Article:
Space Tango's CubeLab modules are used by NASA's International Space Station.Courtesy of Space Tango

The strategy of Space Tango to test on hemp plants rather than on marijuana plants has to do with the fact that hemp contains less than 0.03 percent THC, the high-inducing compound in cannabis. At this level, there is no psychoactive effect at all – unlike marijuana, which is abused as a drug. Impetus for Space Tango's move also follows efforts by US Senate Majority Leader Mitch McConnell (R-KY) to legalize hemp at federal level with this year's Farm Bill, which includes the 2018 Hemp Agriculture Act. Hemp advocates believe this to be the case It will only be a matter of time before the Schedule-1 shackles are removed from cannabis, which will allow pharmaceutical interests to freely release new drugs from these more than 100 potentially curative cannabinoids research and develop.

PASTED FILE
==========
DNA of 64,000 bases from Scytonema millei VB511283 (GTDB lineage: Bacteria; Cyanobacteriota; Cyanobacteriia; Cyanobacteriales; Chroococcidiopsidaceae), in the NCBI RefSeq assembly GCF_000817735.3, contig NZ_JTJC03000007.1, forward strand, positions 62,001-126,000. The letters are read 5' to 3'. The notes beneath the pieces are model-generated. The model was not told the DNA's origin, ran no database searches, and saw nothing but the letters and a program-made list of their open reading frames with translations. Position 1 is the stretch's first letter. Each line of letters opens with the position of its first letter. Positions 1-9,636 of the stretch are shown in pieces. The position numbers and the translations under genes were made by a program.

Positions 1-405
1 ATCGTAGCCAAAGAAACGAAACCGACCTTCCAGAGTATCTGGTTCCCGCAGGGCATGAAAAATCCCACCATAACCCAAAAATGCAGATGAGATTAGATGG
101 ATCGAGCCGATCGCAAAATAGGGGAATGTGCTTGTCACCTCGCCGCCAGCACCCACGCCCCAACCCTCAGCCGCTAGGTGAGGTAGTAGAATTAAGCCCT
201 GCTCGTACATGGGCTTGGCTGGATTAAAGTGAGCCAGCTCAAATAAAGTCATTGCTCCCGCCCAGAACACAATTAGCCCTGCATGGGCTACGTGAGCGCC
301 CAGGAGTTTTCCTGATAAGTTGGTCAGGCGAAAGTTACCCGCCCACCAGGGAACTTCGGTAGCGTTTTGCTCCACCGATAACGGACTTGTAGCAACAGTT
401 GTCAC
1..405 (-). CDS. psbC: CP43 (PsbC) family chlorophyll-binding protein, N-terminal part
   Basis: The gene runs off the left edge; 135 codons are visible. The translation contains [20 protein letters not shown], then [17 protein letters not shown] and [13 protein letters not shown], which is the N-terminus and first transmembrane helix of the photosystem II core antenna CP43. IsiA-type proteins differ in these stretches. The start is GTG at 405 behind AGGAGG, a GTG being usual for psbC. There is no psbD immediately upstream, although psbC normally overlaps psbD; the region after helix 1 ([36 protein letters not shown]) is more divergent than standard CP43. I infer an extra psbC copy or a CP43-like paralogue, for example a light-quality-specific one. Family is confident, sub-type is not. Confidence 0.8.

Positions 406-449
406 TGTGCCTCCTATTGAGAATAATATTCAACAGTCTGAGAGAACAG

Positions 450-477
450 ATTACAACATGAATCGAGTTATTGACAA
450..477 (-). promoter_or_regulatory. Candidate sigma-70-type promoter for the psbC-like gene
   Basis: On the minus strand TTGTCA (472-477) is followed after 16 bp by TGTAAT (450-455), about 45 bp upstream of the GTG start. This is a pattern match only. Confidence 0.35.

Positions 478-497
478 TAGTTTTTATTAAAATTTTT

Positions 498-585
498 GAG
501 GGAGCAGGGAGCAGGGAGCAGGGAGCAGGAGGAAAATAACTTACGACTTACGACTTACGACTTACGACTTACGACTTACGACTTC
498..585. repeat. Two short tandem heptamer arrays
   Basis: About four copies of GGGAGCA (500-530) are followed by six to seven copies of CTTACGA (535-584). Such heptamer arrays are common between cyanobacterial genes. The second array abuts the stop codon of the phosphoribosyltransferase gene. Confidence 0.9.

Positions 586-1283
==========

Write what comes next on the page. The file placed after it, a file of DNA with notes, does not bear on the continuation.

NASA is no stranger to plant cultivation. Nicknamed "Veggie," the vegetable production system is a plant growth module launched in 2014 that produces edible greens, "to provide the crew with a tasty, nutritious and safe source of fresh food and a tool to help them relax and recover." NASA. "Veggie is also used for basic space biology experiments such as the Advanced Plant Experiments series and educational space biology activities."

On the wave of new biological experiments on the ISS, Space Tango has developed modules called CubeLabs, which are fully automatic laboratory systems that allow multiple payloads to fly independently as they orbit the Earth. Their laboratory facilities provide interactive Earth management and the ability to download images and data from the station in near real time. With a proven track record of conducting space experiments in space, Space Tango collaborated with Anheuser-Busch in 2017 on a project to test barley in the stress-free atmosphere of spacecraft. These data provided important insights into seed exposure and seed germination.